17 The family tracing issue: ‘reversing the duty’  In none of our cases was any family tracing carried out. Some RFRLs said it was not possible, and others advised the applicant to contact the Red Cross. Others said:  ‘...you have attempted to contact your family through the Red Cross. It is considered that you are trying to contact your family and therefore you can be reunited with them on your return...’  ‘it is considered that you have failed to provide enough information about your family... It is considered that you have failed to discharge the duty placed on you in KA’ (we found the client’s village easily on the internet) 17

18 The asylum process itself does not best serve a child or young person: ex. 1  Case X arrived aged 15. Assessed as over 18, interviewed and detained for 12 months to be sent to Greece. No initial legal advice.  Solicitors obtained injunction against removal (all removals to Greece stopped in 2011 – case of NS)  Case X was finally interviewed 3 years after arrival, still treated as an adult  On appeal, it was accepted that he had been a child on arrival, but found not to be at risk now, as an adult on his own claimed age. The judge relied on the screening interview, despite knowing that it had been carried out without proper safeguards 18

19 The asylum process itself does not best serve a child or young person: ex. 2  Case Z arrived in Accepted as 15. Refused but granted 2 years’ DL. Not advised to appeal.  Applied for an extension of DL 2 years later. After 7 months it was refused.  His appeal was allowed on a technicality (s47 dual decision point). Referred back to HO for new decision. No hearing.  After 9 months a further refusal but not received either by client or legal representative  After 8 further months, Z hears that his case was refused. When Kent Law Clinic met him, he was paying a private solicitor but no idea what that solicitor was doing for him.  He has never had his case considered before a tribunal. 19

20 Circular reasoning in the Tribunal and Courts goes like this:  An appeal is dismissed on credibility grounds  It is inferred from this that the appellant has not given true information about his family  Which leads to an unchallengeable finding of fact about his family  Tracing may have produced useful evidence for the child  But because of the finding regarding his family it is decided that tracing would have been unsuccessful, so no loss can have arisen from the failure to trace. 20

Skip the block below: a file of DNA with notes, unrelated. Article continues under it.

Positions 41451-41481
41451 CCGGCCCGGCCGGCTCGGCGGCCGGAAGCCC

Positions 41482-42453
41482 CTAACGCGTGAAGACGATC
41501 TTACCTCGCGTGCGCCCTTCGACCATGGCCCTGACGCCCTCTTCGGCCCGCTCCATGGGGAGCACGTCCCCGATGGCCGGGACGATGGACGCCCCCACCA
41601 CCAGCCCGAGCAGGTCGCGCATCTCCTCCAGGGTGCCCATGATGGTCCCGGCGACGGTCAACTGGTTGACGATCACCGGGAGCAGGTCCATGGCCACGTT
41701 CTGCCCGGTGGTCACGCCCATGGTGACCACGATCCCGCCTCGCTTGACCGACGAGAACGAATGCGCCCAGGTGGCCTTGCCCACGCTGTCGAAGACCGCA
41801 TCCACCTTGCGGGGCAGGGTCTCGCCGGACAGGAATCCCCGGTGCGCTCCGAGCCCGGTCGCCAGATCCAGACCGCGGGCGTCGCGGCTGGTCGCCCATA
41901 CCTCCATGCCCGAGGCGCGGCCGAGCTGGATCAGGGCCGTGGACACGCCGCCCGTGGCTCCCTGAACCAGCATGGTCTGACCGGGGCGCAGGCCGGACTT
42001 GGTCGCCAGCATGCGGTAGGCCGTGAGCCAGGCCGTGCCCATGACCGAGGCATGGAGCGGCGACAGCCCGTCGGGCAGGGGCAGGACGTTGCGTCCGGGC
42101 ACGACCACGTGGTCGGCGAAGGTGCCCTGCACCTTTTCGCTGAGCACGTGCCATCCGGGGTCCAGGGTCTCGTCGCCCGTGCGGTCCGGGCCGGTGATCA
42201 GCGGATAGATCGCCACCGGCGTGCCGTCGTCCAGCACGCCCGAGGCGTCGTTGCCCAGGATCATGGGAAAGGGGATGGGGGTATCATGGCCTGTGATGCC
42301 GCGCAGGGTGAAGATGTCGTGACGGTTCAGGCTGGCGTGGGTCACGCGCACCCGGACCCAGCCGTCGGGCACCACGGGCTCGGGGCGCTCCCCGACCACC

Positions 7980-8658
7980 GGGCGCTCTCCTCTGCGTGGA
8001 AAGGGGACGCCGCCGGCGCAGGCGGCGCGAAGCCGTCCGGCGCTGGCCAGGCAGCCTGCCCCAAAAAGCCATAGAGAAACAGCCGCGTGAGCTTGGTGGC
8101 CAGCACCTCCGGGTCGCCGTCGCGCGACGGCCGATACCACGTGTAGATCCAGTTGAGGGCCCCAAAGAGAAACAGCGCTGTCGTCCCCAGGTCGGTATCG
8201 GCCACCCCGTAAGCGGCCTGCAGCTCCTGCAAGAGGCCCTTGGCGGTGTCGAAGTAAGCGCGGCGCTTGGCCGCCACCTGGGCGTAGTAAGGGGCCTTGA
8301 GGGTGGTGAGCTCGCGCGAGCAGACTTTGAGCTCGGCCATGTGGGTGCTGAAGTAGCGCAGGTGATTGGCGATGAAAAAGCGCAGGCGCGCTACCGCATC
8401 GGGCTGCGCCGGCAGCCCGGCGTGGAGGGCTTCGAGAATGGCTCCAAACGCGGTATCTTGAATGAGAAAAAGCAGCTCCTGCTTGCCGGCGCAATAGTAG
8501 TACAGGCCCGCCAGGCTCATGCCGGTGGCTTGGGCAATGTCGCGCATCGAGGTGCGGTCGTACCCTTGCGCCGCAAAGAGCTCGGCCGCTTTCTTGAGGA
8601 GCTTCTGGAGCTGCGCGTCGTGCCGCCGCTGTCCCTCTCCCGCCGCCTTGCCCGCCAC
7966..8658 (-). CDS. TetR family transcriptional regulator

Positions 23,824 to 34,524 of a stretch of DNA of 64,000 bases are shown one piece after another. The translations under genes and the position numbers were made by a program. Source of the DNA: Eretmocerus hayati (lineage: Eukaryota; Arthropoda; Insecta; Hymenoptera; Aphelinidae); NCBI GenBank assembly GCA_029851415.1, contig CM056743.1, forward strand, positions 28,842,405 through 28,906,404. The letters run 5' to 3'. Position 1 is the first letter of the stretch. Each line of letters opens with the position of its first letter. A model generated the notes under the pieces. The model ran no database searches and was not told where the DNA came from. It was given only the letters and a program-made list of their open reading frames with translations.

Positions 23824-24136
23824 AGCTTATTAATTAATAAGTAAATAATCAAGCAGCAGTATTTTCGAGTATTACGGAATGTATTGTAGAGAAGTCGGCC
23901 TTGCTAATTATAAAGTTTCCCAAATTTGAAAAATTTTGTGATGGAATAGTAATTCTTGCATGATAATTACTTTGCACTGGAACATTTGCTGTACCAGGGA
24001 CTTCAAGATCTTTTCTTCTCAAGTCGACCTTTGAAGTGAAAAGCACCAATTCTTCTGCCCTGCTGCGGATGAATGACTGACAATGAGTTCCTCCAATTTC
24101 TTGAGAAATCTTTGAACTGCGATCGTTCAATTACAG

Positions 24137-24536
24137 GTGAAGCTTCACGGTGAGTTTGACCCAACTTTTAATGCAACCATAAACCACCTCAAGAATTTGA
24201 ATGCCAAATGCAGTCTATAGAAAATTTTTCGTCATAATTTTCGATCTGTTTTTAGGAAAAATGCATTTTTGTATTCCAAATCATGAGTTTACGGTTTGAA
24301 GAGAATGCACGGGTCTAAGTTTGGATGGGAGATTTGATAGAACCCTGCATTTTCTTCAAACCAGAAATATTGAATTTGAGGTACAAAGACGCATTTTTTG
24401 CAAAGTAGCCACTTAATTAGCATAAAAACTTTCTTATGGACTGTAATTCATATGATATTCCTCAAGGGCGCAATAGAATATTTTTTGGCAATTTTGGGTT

21 EU: the Court of Appeal’s view of Afghan families 21  Para 10: Lastly, I should mention a point made by the Secretary of State which I consider to have substance. Unaccompanied children who arrive in this country from Afghanistan have done so as a result of someone, presumably their families, paying for their fare and/or for a so- called agent to arrange their journey to this country. The costs incurred by the family will have been considerable, relative to the wealth of the average Afghan family. The motivation for their incurring that cost may be that their child faces risk if he or she remains with them in Afghanistan, or it may simply be that they believe that their child will have a better life in this country. Either way, they are unlikely to be happy to cooperate with an agent of the Secretary of State for the return of their child to Afghanistan, which would mean the waste of their investment in his or her journey here.

22 EU: should the courts act as a sanction against the Secretary of State? 22  Para 6: I do not think that the Court should require or encourage the Secretary of State to grant leave in such circumstances either in order to mark the Court's displeasure at her conduct, or as a sanction for her misconduct.

23 Conclusion: 23  Given the above difficulties, even to achieve a just determination for a young person, whether or not leading to a durable solution for them, would be a big achievement.

24 Some references (full list in the research report)  How children become failed asylum-seekers University of Kent June e_failed_asylum-seekers.pdf e_failed_asylum-seekers.pdf  KA (Afghanistan) [2012] EWCA Civ 1014  UN Handbook on Procedures and Criteria for Determining Refugee Status under the 1951 Convention R(AN & FN v SSHD) [2012] EWCA Civ 1636;  VS v SSHD [2014] EWHC 2483 (QB)  LQ (Afghanistan) [2008] UKIAT  EU (Afghanistan) [2013] EWCA Civ 32 24